The high winds and heavy seas churned up by last week’s storms, combined with the extreme high tides during the “blood moon,” reopened the recently closed breach in Norton Point Beach, once again making the On-Time ferries the only way to access Chappaquiddick.
“Our staff noticed the overwashing when we had the strong southeast winds from last week’s storm,” Trustees of the Reservations (TTOR) superintendent Chris Kennedy told The Times. The subsequent nor’easter over the weekend widened the breach.
“Over the next several days, it widened to 150 yards or so, but it’s been steadily filling in,” Mr. Kennedy said. “Right now the channel is only 10 feet wide, and at extreme low tide it’s about five feet deep. If someone called me tomorrow and said it was closed, I wouldn’t be surprised.”
A video of the breach, which also shows a fisherman catching a small striper, can be found on the TTOR Facebook page. “Fishermen are catching a lot of stripers at the breach,” Mr. Kennedy said. “Nothing big, but there’s a lot of schoolies being caught.”
Mr. Kennedy said the breach could well open and close again several times over the winter. “It’s a very dynamic area,” he said. “This last storm pushed Norton Point Beach 100 feet closer to Wasque. It’s amazing how much sand was moved by one storm.”
In April 2007 a one-two punch of storm-driven ocean waves and powerful spring tides knocked open a substantial cut in the beach. The result was two long, narrow spits of sand stretching east and west toward one another. The cut continued to migrate eastward to Wasque Point, in a natural cycle recorded many times in the past four centuries.
On April 1 of this year, Jack Klumick, assistant superintendent for The Trustees of Reservations (TTOR), was the first person to walk from Katama to Chappaquiddick since the 2007 breach.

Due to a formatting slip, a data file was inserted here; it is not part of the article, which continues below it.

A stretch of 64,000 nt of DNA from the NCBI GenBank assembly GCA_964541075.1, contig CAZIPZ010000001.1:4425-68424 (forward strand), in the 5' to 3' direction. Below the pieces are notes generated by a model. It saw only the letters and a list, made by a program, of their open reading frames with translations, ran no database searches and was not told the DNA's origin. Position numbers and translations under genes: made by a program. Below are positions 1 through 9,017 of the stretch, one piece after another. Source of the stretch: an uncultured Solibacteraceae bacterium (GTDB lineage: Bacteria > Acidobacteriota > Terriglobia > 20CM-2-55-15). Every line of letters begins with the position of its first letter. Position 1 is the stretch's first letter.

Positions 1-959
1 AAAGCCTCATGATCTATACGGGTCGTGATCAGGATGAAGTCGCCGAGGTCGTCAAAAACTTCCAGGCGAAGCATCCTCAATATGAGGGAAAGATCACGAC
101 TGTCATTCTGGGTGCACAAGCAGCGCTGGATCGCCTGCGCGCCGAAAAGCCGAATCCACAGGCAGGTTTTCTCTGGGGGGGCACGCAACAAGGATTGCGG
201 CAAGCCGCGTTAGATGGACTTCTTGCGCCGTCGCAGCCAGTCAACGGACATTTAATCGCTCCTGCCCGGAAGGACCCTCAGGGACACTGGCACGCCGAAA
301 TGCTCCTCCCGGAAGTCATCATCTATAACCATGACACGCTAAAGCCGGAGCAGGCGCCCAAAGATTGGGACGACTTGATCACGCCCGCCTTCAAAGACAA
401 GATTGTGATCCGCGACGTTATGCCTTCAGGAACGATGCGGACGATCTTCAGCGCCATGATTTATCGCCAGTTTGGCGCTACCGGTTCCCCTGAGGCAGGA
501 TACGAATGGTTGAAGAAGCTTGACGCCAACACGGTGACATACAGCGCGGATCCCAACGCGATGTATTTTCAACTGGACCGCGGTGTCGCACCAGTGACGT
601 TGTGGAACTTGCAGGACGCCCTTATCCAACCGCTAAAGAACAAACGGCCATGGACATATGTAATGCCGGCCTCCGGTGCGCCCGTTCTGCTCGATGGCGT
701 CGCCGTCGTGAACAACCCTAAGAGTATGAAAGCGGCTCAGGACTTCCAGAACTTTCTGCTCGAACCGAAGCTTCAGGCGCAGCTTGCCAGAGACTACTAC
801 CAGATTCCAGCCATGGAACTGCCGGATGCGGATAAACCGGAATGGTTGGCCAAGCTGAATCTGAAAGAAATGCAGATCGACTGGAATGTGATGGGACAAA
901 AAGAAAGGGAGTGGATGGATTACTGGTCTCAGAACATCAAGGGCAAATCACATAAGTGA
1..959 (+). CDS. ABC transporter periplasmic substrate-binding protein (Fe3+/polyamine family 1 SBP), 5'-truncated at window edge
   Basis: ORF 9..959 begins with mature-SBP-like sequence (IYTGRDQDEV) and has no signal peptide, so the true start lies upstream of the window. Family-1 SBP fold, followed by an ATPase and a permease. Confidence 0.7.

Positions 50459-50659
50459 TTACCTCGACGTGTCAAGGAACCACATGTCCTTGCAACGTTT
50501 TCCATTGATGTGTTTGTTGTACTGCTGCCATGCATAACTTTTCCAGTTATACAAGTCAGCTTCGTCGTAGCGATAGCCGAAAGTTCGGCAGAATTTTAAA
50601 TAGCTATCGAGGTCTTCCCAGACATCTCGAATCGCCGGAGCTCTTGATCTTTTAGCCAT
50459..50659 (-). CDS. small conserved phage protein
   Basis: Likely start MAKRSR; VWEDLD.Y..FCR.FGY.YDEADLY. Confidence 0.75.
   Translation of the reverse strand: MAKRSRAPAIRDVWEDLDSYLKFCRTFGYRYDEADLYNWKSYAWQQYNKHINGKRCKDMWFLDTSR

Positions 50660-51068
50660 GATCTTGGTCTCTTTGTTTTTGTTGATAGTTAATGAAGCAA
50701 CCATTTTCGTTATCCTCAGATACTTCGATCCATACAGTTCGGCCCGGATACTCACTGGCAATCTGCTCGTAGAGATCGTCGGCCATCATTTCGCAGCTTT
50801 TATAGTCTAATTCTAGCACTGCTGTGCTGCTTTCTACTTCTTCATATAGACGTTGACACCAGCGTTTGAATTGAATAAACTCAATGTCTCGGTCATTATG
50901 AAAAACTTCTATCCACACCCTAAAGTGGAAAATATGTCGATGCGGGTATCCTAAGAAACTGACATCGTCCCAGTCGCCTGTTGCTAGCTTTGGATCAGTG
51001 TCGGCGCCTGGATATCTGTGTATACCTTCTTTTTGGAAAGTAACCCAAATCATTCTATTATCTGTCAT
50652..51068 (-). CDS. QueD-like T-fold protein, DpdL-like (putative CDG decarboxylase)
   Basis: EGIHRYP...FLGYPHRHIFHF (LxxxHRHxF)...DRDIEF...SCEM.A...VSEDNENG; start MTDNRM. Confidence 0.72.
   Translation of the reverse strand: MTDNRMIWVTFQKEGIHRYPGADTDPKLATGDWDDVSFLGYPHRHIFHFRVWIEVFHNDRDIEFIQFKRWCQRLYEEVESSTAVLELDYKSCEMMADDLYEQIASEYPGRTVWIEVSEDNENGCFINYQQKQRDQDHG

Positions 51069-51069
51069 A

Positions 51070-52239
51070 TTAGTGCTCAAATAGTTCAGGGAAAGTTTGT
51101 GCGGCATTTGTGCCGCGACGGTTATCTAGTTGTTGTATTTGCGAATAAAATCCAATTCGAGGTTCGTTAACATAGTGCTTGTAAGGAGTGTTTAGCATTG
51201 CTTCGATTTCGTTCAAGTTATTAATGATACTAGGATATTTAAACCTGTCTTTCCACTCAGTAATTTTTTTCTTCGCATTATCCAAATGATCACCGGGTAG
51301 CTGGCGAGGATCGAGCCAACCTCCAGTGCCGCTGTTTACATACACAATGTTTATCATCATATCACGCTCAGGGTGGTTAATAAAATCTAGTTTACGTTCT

The Woods Hole Group (WHG), an international environmental, scientific, and engineering consulting organization headquartered in Falmouth, recently prepared an eight-page analysis that described the three-stage natural history of periodic breaks in Norton Point Beach. In the first stage, ocean waves and tidal levels combine to punch a hole in vulnerable spots in the barrier beach. During stage 2, the inlet begins to migrate east toward Chappaquiddick, and the dominant easterly-flowing shoreline current causes the Norton Point spit to grow. As that spit extends to the east, the barrier beach on the Chappy side of the inlet tends to shorten and erode. The process of easterly inlet migration and barrier spit growth occurs until the eastern barrier is completely eroded and Norton Point begins to overlap the southwest corner of Chappaquiddick. During this middle phase of stage 2, the absence of a sediment source from the west, in combination with tidal currents directed against Chappaquiddick, causes rapid erosion of the south-facing shoreline. In stage 3, the tidal channel that connects Katama Bay to the Atlantic Ocean eventually closes, as tidal currents are not strong enough to flush sediment from the opening. Waves gradually push the Norton Point barrier spit to the north, and the beach eventually welds onto Chappaquiddick. Finally, during the last part of stage 3, the beach/dune system begins to retreat as ocean waves, tides, and currents cause erosion. The process continues until a new breach in the Katama Bay barrier forms, and then the cycle starts over